MIRAN SHAH, Pakistan – Suspected militants attacked security forces in northwest Pakistan Wednesday, killing 16 soldiers and wounding up to 21 others in two separate strikes against military convoys, officials said.
The escalating violence follows the scrapping by militant leaders of a 10-month-old peace accord with the government in the Afghan frontier region of North Waziristan.
On Tuesday, a suicide bomber blew himself before a rally in the capital supporting Pakistan’s chief justice against the president, killing 15 people.
The violence comes after the army stormed a mosque held by Islamic extremists. The bloodshed has heightened tensions, with religious radicals calling for more revenge attacks on the government and troops moving into militant strongholds on the border with Afghanistan — a move welcomed by Washington as helping in the fight against terrorists.
President Gen. Pervez Musharraf condemned Tuesday’s blast as a “terrorist act,” and officials said they were trying to determine responsibility. A security official said the bomber’s severed head had been found.
Supporters of judge Iftikhar Mohammed Chaudhry accused the government of being behind the mayhem, while an opposition party thought to be considering joining a coalition government with Musharraf after year-end elections said the attack was aimed at its loyalists.
Chaudhry, whose fight against Musharraf’s effort to oust him has fueled opposition to the president extending his rule, was a few miles away when the attacker struck about 8:30 p.m. outside the Islamabad district court building.
The judge arrived a short time later and police ushered him into a tent set up for a rally by lawyers who have led frequent protests against his suspension. He spoke briefly with the lawyers, who said he offered prayers for the victims, but canceled his speech and left.
Kamal Shah, a top Interior Ministry official, said the explosion killed 15 people and wounded 44. Opposition party activists, police officers and bystanders were believed to be among the victims.
On Wednesday, assailants detonated a remote-control bomb and then opened fire on a convoy about 25 miles west of North Waziristan’s main town of Miran Shah, said army spokesman Maj. Gen. Waheed Arshad.
Sixteen soldiers were killed and 14 wounded in the ambush, he said.
Earlier, an explosion hit another convey near Miran Shah, wounding one soldier and up to six civilians, Arshad said.
Also Wednesday, five rockets were fired at Miran Shah and an explosion ripped through the main entrance to the home of a pro-government tribal elder. No casualties were reported in either incident.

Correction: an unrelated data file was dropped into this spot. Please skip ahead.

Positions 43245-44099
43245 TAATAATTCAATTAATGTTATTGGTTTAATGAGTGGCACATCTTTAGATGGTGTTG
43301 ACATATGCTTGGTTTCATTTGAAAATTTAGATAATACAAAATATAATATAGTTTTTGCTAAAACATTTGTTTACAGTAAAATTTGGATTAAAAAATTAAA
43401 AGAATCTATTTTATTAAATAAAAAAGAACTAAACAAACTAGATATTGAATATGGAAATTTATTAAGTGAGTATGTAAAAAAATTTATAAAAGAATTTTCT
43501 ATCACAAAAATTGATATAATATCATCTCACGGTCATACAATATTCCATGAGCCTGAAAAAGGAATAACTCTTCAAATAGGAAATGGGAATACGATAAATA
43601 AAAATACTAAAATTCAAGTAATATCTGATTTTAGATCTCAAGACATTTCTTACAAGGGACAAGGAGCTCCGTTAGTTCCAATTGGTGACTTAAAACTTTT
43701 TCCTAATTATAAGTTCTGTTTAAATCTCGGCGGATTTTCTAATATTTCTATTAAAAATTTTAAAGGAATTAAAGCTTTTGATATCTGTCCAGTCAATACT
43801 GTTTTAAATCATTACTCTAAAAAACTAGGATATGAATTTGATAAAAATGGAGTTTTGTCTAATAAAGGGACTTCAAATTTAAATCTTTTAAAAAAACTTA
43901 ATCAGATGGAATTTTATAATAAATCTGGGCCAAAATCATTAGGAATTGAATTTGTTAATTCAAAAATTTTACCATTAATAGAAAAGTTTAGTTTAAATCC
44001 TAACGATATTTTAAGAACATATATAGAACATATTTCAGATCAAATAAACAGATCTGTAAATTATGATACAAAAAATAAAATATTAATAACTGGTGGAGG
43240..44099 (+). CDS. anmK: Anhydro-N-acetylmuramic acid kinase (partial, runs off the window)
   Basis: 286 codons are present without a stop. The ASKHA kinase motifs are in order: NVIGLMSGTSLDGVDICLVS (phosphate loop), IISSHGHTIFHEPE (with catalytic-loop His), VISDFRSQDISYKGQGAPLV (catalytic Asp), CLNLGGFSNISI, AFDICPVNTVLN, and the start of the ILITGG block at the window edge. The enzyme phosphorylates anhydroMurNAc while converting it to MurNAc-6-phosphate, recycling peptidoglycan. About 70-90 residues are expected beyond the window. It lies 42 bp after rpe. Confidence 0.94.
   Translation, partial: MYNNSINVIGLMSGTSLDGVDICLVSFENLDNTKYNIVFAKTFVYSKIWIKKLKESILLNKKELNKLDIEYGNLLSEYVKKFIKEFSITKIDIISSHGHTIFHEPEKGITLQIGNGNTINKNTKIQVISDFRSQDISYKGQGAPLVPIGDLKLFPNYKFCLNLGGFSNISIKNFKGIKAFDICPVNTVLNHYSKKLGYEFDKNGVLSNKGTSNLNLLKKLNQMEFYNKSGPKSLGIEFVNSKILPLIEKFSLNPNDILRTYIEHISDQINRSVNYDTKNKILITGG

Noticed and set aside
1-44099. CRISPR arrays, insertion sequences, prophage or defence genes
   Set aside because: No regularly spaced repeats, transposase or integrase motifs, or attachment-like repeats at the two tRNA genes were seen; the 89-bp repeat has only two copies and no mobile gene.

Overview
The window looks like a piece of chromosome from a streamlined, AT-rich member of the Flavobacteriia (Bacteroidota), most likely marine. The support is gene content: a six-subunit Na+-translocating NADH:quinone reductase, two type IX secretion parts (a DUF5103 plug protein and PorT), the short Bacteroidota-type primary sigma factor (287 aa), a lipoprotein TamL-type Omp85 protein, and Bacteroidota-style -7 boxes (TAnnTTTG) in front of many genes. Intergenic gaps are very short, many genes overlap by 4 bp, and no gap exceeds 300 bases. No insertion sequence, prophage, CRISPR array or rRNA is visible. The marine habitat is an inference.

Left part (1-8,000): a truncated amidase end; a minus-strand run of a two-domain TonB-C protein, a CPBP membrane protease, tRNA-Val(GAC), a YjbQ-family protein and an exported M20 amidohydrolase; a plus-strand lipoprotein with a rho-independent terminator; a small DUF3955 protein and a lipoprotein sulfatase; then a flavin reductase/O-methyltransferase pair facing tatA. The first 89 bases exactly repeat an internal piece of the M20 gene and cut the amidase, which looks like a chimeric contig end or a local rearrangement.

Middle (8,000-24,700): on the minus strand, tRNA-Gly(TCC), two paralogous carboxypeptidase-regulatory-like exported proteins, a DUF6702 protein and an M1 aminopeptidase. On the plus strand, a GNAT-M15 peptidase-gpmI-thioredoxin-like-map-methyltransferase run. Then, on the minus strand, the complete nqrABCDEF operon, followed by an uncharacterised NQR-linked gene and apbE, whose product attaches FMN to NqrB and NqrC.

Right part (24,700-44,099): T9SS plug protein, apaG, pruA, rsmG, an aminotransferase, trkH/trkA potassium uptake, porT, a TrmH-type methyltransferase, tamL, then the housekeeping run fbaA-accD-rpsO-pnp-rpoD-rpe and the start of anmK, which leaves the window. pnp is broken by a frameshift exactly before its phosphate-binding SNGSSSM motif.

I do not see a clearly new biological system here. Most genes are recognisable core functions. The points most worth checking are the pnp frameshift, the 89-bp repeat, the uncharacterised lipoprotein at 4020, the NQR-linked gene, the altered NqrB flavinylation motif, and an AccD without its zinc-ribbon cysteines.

Militants have stepped up attacks in North Waziristan since the agreement was terminated the past weekend. A suicide bomber on Tuesday struck a security check post in the same area, killing three soldiers.
The latest bloodshed has clouded government efforts to resurrect the disputed peace pact in the area along the Afghan border known as a stronghold of Taliban and al-Qaida militants as well as local extremists.
Musharraf insists that the pact — under which the military scaled back its operations in the U.S.-led war on terror in return for pledges from tribal leaders to contain militancy — offers the best long-term hope of pacifying the region.
However, U.S. officials have expressed concern that it gives Islamic extremists breathing space that they have used to strengthen their operations in Pakistan, Afghanistan and beyond.
In an intelligence report unveiled in Washington on Tuesday, analysts said the peace pact had given al-Qaida new opportunities to set up compounds for terror training, improve its international communications with associates and bolster its operations.
Al-Qaida was using its burgeoning strength in Pakistan, as well as Iraq, to plot terror strikes on American soil, according to the latest U.S. National Intelligence Estimate.
Pro-Taliban leaders disowned the pact amid a spate of violence following a bloody conflict between security forces and militants at Islamabad’s radical Red Mosque.
Interior Ministry spokesman Javed Iqbal Cheema said there was a “possibility” that the northwest attacks were reactions to the Red Mosque raid.
A total of 124 people have died in suicide attacks and bombings across the northwest since the conflict at the Red Mosque began on July 3, including 91 soldiers and police.
The mosque siege, in which more than 100 people were killed, triggered calls for revenge attacks from extremist leaders including al-Qaida No. 2 Ayman al-Zawahri.
However, the North Waziristan deal had already been fraying for some months.
Militant leaders accuse the government of violating the agreement by allowing a series of mysterious nighttime airstrikes on suspected militant hide-outs near the frontier. It remains unclear whether the strikes were carried out by Pakistani forces or U.S. operatives based in Afghanistan.
Pakistan’s military, meanwhile, acknowledges that elders have failed to live up to pledges to expel foreign militants and prevent cross-border raids. There have been other deadly attacks on army convoys on the same road where Tuesday’s attack occurred.
A government-backed mediator who met with tribal elders said he was hopeful the government and a tribal jirga, or council, could still salvage the pact.
Militants have demanded the withdrawal of troops recently redeployed to checkpoints and more compensation for residents who lost property in earlier military raids.
The surging violence has added to the crisis in Pakistan, where Musharraf also faces threats to his life and calls for him to end eight years of military rule.